Sustainability Reporting: The RBS story
2014 marks the second reporting cycle since RBS set itself the objective of restoring trust in its business. So what has changed in the last two years?
In its 2014 Sustainability Report: Earning our customers' trust; RBS has committed to even more ambitious targets than those included in the 2013 report. Can the bank really deliver on some of its bold statements such as, 'RBS is going to change the UK banking sector for the better' and 'becoming the most transparent UK bank'? And what does it really mean when RBS talks about becoming a "more sustainable bank"?
RBS has a long history of reporting its sustainability and corporate responsibility performance – and did so well before its difficult times in 2008 and 2009. It is obvious that RBS puts a lot of management time and effort into its reporting – the 2014 Sustainability Report runs to 55 pages. So it's really useful to be able to learn what the RBS sustainability report is about first hand, how it plans to deliver it, and what it has achieved for the company.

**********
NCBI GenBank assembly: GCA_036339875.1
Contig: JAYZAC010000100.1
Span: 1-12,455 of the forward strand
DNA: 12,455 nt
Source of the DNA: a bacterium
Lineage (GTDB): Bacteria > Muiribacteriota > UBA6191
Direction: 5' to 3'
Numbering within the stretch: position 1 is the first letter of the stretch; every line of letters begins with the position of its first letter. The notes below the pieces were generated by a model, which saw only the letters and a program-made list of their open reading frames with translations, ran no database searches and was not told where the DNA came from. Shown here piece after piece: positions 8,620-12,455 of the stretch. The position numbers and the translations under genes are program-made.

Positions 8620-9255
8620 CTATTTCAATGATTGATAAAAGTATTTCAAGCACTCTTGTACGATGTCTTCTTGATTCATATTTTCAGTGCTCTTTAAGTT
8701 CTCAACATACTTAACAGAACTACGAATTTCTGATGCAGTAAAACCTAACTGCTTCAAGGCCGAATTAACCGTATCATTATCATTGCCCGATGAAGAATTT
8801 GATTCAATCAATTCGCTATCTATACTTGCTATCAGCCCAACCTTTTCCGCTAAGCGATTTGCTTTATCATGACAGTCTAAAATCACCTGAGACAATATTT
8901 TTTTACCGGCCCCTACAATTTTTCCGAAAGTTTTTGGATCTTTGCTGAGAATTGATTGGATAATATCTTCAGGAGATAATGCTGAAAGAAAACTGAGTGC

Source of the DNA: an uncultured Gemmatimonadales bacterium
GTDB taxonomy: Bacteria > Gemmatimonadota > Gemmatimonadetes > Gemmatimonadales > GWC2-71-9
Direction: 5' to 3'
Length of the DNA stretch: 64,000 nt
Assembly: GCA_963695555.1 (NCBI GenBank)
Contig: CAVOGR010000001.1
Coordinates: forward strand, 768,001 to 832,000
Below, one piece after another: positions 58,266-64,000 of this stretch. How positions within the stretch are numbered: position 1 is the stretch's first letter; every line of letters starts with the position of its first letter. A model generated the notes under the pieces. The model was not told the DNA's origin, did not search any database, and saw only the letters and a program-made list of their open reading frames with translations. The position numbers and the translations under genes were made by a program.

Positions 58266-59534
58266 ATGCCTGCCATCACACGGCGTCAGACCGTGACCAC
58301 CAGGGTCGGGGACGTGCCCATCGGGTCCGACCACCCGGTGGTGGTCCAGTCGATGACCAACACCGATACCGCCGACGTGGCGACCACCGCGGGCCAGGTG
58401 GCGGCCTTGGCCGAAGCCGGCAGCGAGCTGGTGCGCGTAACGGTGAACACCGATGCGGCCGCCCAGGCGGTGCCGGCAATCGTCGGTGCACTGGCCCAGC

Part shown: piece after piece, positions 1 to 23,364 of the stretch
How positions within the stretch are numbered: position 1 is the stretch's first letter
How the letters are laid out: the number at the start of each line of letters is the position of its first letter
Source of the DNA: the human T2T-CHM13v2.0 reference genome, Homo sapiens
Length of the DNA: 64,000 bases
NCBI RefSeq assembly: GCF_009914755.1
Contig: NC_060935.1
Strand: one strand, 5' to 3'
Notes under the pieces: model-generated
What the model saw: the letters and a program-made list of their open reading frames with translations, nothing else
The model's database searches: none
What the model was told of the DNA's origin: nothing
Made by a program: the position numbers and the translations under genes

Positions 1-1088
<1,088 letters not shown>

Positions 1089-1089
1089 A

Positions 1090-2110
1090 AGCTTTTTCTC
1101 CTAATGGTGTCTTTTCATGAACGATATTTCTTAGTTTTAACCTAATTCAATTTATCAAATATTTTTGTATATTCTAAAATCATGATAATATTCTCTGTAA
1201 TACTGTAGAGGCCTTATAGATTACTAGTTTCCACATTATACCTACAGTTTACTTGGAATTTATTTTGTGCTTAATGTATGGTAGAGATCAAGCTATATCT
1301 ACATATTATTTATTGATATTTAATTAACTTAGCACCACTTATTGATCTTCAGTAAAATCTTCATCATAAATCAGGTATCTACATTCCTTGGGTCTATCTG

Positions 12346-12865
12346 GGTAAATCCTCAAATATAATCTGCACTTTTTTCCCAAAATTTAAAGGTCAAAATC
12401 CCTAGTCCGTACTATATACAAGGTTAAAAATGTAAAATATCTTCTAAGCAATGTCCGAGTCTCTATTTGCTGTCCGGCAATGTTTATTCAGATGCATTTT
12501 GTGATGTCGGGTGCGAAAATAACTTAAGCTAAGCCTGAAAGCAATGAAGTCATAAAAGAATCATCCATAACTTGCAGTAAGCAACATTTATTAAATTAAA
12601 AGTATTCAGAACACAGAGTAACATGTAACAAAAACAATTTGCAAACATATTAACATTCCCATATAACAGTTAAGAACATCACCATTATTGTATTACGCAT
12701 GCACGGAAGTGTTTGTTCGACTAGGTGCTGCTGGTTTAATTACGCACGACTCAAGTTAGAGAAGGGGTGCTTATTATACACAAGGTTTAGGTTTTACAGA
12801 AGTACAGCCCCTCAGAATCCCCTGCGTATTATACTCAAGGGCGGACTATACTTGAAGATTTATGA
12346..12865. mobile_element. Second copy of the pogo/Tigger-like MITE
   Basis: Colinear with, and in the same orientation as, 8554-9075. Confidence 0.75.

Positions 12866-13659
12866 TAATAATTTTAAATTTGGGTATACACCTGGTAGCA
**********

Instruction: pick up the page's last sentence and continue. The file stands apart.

We talk to RBS Sustainability Manager, Lisa Stewart, about what the bank has achieved so far against its ambitions and what is still to be done to support its customers towards a more sustainable future. Is the Sustainability Report a promotional tool to sell the bank's positive messages, or does it demonstrate that RBS is on target to meet its goal to restore the trust that has eroded since the financial crisis? What has the bank done to mitigate the risk of something similar happening again?
And how is it coping with, and meeting, user demand for greater transparency in its reporting mechanisms? Many organisations now include a Sustainability Report within their reporting package in response to this user demand and, here at ICAS, we have already embraced the move towards increased transparency in our 2014 Annual Review.